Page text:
# Deutch's Algorithm (or Two Birds One Quantum Gate)

Why is this important? Let’s say we have to find a binary function $f$, but we are only given the gate $U_f$ and our goal is to guess what $f$ could be based on the output of a circuit. (Don’t worry about the specifics of the gate, it can be a black box for now.) Classically, it should take two evaluations of the function just to determine the following result: $f(0) \oplus f(1)$.

# Transfer Orbit

Transfer orbits are inherently cool The idea of using gravity as a slingshot to give a boost to a rocket is (probably) enough to get anyone excited, even if you hate physics. However, as is often the case with undergraduate-level courses, there is hardly enough time to skim the contents of orbital mechanics, let alone delve into the details of how something specific with an application in the real world actually works.

# Electron Orbitals with Python

After learning about orbital angular momentum in my most recent quantum lecture, I decided to have a go at modelling the solutions and resulting 3D probability density functions using Python. After a fair bit of trial and error, it turned out a lot better than I though it would. Surprisingly, I had not encountered higher-order derivatives in numerical analysis before (probably because I am quite new to any kind of non-trivial modelling in physics) and had to write a recursive function to implement this, which I thought was neat.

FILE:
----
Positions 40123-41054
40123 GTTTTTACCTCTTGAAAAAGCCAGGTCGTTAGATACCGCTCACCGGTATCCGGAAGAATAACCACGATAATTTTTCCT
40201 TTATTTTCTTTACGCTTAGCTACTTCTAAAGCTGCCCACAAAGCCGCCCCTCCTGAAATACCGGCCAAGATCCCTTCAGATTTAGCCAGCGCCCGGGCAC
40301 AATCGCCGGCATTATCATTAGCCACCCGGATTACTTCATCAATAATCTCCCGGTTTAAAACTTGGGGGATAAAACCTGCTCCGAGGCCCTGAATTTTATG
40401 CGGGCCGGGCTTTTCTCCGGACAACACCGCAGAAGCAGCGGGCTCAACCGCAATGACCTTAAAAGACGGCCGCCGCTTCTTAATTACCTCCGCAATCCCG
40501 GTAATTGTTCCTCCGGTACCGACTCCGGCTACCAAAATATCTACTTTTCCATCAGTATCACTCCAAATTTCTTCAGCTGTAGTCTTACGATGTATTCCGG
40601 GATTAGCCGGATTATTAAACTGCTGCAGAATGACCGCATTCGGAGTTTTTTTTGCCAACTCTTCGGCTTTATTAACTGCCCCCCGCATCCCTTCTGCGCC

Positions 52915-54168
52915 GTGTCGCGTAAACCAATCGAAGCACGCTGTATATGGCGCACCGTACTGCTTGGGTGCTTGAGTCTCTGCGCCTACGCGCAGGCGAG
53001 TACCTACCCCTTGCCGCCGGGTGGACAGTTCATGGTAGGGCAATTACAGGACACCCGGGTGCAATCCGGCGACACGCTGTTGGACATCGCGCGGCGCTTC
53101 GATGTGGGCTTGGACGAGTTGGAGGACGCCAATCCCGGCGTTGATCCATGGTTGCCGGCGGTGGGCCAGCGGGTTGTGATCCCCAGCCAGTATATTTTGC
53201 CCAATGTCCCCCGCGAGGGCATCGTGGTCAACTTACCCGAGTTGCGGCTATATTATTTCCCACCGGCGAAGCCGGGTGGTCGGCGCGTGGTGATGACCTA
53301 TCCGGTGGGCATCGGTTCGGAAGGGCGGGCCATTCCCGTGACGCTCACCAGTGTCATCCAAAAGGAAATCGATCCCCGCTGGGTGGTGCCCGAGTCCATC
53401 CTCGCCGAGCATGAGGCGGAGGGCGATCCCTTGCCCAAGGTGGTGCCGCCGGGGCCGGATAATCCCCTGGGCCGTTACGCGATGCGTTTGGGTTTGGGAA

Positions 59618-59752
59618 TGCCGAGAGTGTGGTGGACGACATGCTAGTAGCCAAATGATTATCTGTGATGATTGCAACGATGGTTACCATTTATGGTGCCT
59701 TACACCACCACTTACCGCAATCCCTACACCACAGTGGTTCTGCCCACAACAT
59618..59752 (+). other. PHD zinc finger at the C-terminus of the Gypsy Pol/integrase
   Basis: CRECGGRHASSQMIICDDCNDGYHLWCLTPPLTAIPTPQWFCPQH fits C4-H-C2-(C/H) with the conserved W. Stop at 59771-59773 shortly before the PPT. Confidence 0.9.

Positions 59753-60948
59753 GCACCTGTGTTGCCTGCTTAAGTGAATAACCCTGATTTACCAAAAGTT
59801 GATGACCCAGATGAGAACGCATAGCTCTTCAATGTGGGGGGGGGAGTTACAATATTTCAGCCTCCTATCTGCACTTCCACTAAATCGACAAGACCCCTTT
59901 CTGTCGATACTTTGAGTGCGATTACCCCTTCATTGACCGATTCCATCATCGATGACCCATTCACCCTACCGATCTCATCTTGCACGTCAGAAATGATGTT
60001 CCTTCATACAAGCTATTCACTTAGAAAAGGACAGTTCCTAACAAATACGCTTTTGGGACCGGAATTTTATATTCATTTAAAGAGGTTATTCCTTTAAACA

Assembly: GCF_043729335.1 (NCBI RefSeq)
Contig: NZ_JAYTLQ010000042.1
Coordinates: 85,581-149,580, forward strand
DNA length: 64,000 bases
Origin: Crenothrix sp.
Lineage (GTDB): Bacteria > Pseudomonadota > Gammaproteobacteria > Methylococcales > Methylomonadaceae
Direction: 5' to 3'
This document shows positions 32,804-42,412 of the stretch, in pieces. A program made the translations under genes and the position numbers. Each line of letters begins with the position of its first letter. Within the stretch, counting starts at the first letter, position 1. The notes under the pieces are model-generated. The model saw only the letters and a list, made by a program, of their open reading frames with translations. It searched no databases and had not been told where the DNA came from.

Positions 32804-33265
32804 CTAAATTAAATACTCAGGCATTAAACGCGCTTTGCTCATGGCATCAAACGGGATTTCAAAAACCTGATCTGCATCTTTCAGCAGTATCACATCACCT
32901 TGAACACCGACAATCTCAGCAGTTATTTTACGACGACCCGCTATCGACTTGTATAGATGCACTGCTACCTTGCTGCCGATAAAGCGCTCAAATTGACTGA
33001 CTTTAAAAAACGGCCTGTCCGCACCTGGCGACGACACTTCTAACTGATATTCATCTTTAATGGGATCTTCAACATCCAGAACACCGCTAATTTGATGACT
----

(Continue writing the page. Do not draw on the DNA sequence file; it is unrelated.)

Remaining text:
# Phase Space

Note A lot of what I'm about to summarize comes from Classical Mechanics: The Theoretical Minimum by Leonard Susskind and George Hrabovsky. It's an amazing book with the perfect amount of rigour to make for an enjoyable read while remaining challenging if you're a beginning physics student - I highly recommend reading it. Also, just a disclaimer: Lagrangian and Hamiltonian mechanics are both quite new to me, and writing this will probably allow me understand what I've been reading more than teach the reader something - however, continue on if you want to see a fresh take on this subject or you're in a similar place, because this is all pretty fresh at the moment.

# Classical Probability Distribution

Probability distributions show up everywhere in science A good example of them can be found in classical physics, in the case of a ball being dropped off a cliff. The problem is set up such that there is a camera placed to the side of the cliff which is programmed to take pictures at a random time during the ball’s descent. Where is the ball most likely to be in the photo?